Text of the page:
Direct contact with mould or its spores can cause skin irritation, redness, and itching, particularly in individuals with sensitive skin.

5. Eye Irritation

Mold exposure can irritate the eyes, causing redness, itching, and watery eyes. Protective eyewear is recommended when cleaning mould to prevent irritation.

Causes of Mold

1. Excess Moisture

Moisture is the primary catalyst for mould growth indoors. Areas with high humidity levels or water leaks provide ideal conditions for mould to thrive, leading to mould growth on surfaces like walls, ceilings, and floors.

2. Poor Ventilation

Inadequate ventilation traps moisture indoors, creating a conducive environment for mould growth. Areas such as bathrooms, kitchens, and basements, which generate high levels of moisture, are particularly susceptible to mould infestation in the absence of proper ventilation.

3. Water Damage

Water damage from leaks, flooding, or plumbing issues can introduce moisture into the home, promoting mould growth. Wet areas, such as damp patches on walls or ceilings, provide the perfect breeding ground for mould spores to proliferate.

4. Organic Materials

Mould requires organic materials to feed on for growth and reproduction. Common household items like wood, paper, fabric, and cardboard provide ample nutrients for mould to thrive, especially in moist environments.

5. Lack of Maintenance

Neglecting regular maintenance tasks, such as fixing leaks, cleaning gutters, and ensuring proper drainage, can contribute to mould growth in the home. Addressing maintenance issues promptly helps prevent moisture buildup and subsequent mould infestation.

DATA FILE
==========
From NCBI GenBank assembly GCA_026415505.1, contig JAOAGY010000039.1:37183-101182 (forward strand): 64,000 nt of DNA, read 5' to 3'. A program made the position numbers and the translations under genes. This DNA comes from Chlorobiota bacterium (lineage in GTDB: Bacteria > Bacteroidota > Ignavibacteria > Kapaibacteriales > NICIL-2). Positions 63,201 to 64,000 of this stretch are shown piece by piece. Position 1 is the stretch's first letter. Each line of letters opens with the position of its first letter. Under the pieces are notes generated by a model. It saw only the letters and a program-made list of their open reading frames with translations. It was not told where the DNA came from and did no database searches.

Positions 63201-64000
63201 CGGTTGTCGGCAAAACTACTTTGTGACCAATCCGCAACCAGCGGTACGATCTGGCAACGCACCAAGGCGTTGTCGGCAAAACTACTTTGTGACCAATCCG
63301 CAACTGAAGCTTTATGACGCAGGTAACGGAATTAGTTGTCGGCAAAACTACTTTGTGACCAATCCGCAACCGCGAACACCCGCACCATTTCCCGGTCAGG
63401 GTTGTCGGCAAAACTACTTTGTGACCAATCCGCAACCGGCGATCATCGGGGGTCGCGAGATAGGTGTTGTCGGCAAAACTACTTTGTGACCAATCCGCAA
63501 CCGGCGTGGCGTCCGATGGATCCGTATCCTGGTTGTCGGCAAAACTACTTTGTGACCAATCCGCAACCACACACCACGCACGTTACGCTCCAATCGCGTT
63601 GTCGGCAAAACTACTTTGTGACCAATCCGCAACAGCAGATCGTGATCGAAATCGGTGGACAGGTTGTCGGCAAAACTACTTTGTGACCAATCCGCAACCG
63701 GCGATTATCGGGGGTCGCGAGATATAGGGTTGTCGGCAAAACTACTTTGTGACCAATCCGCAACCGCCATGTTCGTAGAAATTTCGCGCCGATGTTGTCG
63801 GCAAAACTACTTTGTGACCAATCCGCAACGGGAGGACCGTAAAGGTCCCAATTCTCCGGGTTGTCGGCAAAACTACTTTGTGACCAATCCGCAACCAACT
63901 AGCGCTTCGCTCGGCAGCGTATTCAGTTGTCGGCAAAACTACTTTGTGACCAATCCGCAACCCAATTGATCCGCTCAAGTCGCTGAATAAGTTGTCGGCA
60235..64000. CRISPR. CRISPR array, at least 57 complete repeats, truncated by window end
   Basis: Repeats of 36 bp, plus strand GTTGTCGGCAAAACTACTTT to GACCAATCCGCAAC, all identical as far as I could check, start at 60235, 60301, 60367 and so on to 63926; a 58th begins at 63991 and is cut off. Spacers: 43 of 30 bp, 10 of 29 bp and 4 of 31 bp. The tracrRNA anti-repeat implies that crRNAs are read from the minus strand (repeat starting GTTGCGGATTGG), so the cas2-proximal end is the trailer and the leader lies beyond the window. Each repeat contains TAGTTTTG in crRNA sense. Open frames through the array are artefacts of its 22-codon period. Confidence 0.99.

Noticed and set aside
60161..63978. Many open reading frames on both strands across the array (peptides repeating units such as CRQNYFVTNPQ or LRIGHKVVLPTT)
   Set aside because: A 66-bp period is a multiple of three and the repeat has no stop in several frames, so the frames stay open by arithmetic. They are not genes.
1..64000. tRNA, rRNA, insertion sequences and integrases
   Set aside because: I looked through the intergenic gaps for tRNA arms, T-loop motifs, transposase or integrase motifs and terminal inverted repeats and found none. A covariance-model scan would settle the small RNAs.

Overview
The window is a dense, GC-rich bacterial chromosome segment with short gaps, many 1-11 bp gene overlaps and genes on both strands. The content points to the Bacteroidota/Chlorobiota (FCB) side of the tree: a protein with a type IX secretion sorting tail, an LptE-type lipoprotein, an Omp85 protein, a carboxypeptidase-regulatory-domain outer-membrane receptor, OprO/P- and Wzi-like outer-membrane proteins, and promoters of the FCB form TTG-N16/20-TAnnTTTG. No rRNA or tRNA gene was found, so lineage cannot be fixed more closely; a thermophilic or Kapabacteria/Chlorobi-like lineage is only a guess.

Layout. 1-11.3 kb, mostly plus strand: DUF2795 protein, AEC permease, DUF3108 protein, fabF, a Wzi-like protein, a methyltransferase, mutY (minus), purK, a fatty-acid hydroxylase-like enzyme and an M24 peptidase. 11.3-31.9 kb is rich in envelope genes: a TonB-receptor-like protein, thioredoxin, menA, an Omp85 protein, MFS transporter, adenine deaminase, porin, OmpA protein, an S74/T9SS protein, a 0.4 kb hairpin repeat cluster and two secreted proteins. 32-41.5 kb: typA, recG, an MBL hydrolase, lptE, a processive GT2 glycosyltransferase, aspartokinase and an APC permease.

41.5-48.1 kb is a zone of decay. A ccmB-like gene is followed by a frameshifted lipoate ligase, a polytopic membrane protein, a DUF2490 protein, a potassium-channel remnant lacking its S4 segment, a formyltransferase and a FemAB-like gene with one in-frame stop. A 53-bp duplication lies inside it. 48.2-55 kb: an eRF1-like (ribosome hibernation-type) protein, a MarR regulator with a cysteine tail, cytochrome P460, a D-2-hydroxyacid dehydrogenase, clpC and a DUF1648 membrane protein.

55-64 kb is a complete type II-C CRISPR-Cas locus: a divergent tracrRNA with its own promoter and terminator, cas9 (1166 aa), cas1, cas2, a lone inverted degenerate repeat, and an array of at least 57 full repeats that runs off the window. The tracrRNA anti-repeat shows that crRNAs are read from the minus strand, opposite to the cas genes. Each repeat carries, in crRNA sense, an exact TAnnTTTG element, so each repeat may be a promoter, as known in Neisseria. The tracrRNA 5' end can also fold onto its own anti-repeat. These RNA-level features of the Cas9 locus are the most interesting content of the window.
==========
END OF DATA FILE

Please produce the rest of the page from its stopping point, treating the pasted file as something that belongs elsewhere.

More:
How Mold Enters Homes

Airborne Spores

Mould spores are ubiquitous in the environment and can easily infiltrate homes through doors, windows, HVAC systems, and on clothing or pets. Once inside, these spores can settle on surfaces and initiate mould growth under favorable conditions.

Contaminated Items

Household items like furniture, clothing, and books can harbor mould spores if exposed to damp or humid environments. Bringing contaminated items into the home can introduce mould spores and contribute to indoor mould growth.

Human Activity

Human activities such as cooking, showering, and doing laundry generate moisture and humidity, creating an environment conducive to mould growth. Improper ventilation during these activities can exacerbate the problem by trapping moisture indoors.

Treating Mold Issues

When mould infiltrates your home, prompt treatment is essential to mitigate its harmful effects and prevent further proliferation. Here are effective strategies for addressing mould infestations:

Identify and Remove the Source

Begin by locating the source of moisture that is fueling the mould growth. This could be a leaky pipe, a damp patch on the wall, or inadequate ventilation in areas like bathrooms and basements. Once identified, take steps to repair the source of moisture to prevent mould from recurring.

Cleaning Mold

Use appropriate cleaning solutions and techniques to remove visible mould from affected surfaces. For hard surfaces, a mixture of water and detergent can be effective in scrubbing away mould. For porous materials like drywall or carpeting, professional mould removal may be necessary to ensure thorough elimination.

Air Purification

Invest in air purifiers equipped with HEPA filters to remove mould spores and other airborne contaminants from the indoor environment. Proper ventilation, such as opening windows and using exhaust fans, can also help improve indoor air quality and prevent mould growth.

Professional Remediation

In cases of severe mould infestation or widespread contamination, seeking professional mould remediation services may be necessary. Trained experts can assess the extent of the mould problem, implement appropriate remediation techniques, and ensure that the affected areas are thoroughly cleaned and sanitized.